These are all broad arguments, with some exceptions, and entire categories of documentary unaccounted for, like acts of investigative journalism (the Paradise Lost movies, for example) or essays both personal (like the films of Ross McElwee or Michael Moore) and editorial (like Charles Ferguson’s Inside Job or No End In Sight). But there’s been movement lately toward non-fiction films that prove the elasticity of the form, which can find truth—or “ecstatic truth,” as Werner Herzog put it—through more creative means than talking heads, archival footage, and tidy little stories like the ones in A Place At The Table. Oscilloscope released two documentaries on the same day last year, Only The Young and Tchoupitoulas, that chucked the conventions of documentary realism in favor of beautiful, highly aestheticized portraits of young people testing their own boundaries. And the list goes on from there, from a deceptive profile of a deceptive man in The Imposter to the staged, lip-synched testimonials in Clio Barnard’s The Arbor to Whores’ Glory, which explores prostitution through a triptych of vividly realized locales.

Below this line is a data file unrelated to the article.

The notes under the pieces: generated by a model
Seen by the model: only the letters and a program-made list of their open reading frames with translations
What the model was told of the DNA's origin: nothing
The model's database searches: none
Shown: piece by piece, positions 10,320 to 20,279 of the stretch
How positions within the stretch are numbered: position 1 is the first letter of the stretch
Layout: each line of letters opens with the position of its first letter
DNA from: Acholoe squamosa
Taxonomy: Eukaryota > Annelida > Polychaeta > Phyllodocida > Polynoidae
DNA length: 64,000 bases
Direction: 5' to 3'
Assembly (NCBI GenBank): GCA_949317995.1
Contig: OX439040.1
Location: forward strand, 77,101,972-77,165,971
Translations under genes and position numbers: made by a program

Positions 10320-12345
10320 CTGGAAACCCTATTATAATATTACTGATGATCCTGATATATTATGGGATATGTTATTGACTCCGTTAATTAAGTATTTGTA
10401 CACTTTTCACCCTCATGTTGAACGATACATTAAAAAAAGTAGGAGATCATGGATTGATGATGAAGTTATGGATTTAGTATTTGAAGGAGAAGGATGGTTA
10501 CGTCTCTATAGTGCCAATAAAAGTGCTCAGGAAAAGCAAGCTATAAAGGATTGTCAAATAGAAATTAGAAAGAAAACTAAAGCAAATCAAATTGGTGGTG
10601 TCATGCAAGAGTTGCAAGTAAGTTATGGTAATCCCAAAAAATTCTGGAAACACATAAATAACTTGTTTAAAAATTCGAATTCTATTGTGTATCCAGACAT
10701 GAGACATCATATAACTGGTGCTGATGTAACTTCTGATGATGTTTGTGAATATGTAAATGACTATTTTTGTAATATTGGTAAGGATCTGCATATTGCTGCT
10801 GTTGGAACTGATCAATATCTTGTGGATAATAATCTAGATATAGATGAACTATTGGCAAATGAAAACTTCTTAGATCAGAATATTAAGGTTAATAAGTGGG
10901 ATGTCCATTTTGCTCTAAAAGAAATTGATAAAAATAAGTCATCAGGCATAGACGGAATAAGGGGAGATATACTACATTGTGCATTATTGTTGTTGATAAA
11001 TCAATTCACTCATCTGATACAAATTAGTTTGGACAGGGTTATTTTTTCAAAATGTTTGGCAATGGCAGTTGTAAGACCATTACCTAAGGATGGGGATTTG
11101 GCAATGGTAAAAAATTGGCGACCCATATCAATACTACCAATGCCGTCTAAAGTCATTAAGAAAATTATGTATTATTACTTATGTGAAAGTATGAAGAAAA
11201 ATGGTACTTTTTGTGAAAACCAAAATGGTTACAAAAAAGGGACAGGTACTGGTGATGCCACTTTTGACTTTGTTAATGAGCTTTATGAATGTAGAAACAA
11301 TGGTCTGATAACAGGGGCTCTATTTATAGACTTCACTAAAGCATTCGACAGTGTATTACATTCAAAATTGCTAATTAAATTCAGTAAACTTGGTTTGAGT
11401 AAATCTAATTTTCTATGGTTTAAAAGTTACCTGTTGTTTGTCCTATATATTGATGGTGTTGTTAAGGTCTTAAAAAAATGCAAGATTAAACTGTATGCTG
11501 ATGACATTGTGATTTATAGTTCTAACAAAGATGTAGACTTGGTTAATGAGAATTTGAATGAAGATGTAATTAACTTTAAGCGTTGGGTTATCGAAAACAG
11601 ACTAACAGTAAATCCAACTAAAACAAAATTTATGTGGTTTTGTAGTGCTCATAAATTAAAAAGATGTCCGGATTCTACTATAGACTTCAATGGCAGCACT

Indifferent filmmaking shouldn’t be tolerated in any form, but documentaries tend to get a pass, perhaps because the information they provide is considered more valuable than the way they provide it. But accepting documentaries made in tired, cut-and-paste formats only encourages more like them, and even undermines the legitimacy of films that try different things. It wasn’t that long ago that Errol Morris’ The Thin Blue Line, with its then-radical use of staged reenactments, was disqualified from competing for a Best Documentary Oscar; he won one 15 years later with The Fog Of War. New ways of making documentaries have gained broader acceptance—and based on Leviathan’s strong opening weekend, broader audiences as well. Now we can do better in rejecting the old.